This is good for the economic development of the nation. More pleasantly, FDI has become a crucial source of productive capital in Canada, therefore fuelling more economic growth. For example, the increase in physical capital, particularly equipment and machinery is commonly considered as a major driver of labor productivity in Canada. This is because such investments provide a channel for diffusion of technology owing to their embodiment of the latest technologies. This has been of great benefit to the manufacturing sector in Canada (Amin, 2008).
Conclusion Through improving trade linkages, creation of employment, technology transfer, increasing competition, and enterprise development, foreign direct investment have been influential in allowing Canadian enterprises to be more effective and efficient, thereby contributing to the overall economic development of the whole nation. Through careful analysis of data on Canadian FDI, it can be revealed that more Canadian companies are hunting for economic opportunities abroad.
This shows a growing maturity and vitality on the part of the enterprises in sharing the knowledge that FDI is crucial to their financial and economic development (Beauregard-Tellier, 2004). Canada has benefited a lot economically from the inward FDI and capital transfer. This is because the country lacked the appropriate technologies and capital necessary to utilize the rich natural resources located within its boundaries. FDI has solved all that by bringing in machinery and equipment capable of utilizing the huge endowment of natural resources for the economic benefit of all Canadians. References Amin, P. (2008).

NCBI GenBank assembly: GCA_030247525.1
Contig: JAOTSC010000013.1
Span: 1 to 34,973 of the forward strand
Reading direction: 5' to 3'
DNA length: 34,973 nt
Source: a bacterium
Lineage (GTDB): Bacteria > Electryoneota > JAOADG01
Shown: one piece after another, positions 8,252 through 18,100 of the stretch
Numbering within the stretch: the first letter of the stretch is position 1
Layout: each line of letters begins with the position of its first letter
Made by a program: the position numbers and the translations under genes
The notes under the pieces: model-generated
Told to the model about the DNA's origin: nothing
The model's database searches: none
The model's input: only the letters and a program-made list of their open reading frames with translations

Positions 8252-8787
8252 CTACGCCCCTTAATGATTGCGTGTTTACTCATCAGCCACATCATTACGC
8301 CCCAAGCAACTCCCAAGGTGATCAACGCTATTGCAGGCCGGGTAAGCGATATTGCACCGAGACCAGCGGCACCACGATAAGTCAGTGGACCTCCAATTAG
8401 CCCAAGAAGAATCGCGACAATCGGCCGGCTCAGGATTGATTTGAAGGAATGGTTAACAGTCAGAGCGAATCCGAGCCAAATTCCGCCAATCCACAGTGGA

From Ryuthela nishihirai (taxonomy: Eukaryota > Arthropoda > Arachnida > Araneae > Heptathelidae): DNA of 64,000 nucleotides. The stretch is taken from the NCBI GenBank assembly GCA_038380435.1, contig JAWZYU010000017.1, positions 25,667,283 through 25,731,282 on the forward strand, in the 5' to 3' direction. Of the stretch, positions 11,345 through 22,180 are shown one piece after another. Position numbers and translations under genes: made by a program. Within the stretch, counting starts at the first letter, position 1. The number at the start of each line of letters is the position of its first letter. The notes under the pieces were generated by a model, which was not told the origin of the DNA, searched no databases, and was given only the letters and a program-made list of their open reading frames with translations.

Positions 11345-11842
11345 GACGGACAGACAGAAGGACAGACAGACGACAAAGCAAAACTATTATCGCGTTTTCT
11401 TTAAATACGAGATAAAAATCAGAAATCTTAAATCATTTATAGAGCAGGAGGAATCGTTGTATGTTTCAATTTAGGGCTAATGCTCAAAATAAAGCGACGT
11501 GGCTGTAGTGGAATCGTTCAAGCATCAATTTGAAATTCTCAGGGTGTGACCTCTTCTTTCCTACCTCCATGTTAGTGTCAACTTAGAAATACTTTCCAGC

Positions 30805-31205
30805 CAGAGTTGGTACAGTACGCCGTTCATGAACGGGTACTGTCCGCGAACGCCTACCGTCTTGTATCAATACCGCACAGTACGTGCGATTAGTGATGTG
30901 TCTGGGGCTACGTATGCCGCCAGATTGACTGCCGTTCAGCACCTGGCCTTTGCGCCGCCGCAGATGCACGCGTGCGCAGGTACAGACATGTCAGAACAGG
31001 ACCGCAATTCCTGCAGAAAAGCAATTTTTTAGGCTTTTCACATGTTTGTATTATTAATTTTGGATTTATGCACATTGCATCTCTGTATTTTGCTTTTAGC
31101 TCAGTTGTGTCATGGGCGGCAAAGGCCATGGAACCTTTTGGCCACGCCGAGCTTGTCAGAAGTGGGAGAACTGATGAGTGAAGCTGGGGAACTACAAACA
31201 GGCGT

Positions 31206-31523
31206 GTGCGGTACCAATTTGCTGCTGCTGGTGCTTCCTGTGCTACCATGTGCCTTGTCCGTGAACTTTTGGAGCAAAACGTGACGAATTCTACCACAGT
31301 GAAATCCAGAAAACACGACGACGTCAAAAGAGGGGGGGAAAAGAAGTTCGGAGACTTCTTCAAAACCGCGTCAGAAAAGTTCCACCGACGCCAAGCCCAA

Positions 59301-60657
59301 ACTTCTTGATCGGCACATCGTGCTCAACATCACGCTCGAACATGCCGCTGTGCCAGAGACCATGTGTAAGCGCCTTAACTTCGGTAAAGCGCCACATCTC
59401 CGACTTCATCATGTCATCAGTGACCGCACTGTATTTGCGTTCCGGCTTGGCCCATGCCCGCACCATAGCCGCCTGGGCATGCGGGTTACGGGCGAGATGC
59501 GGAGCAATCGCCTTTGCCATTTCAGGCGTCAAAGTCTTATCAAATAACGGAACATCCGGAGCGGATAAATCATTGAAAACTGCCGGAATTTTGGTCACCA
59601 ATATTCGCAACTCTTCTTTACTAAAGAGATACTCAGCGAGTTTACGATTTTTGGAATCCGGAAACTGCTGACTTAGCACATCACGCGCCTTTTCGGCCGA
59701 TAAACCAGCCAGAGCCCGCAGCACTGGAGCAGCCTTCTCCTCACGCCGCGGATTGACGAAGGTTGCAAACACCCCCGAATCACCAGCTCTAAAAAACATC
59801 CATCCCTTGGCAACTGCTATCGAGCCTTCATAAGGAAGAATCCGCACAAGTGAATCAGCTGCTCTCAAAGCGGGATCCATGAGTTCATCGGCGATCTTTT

Foreign direct investment: A comparative analysis of Canada and India. Retrieved November 27 2008, from http://www. indianmba. com/Faculty_Column/FC823/fc823. html Beauregard-Tellier, F. (2004). Canadian direct investment: Recent trends. Economics division. Retrieved November 27 2008, from http://www. parl. gc. ca/information/library/PRBpubs/prb0335-e. htm Graham, J. P. , & Spaulding, R. B. (2005). Understanding foreign direct investment. JPG Consulting. Retrieved November 27 2008, from http://www. going-global. com/articles/understanding_foreign_direct_investment. htm Hejazi, W. (2002). “Foreign direct investment in Canada.
” Management and economic review. UTSC. Retrieved November 27 2008, from http://www. utsc. utoronto. ca/~mgmt/journal/vol1no2/hejazi. html Holden, M. (2007). The foreign direct investment review process in Canada and other countries. Retrieved November 27 2008, from http://www. parl. gc. ca/information/library/PRBpubs/prb0713-e. htm Marette, M. , Papadaki, E. , Hernandez, J. , & Lan, U. (2008). Foreign direct investment liberalization between Canada and the USA: A CGE investigation. BNET. Retrieved November 27 2008, from http://findarticles. com/p/articles/mi_hb6413/is_2_36/ai_n29448720 Mickiewicz, T. , Radosevic, S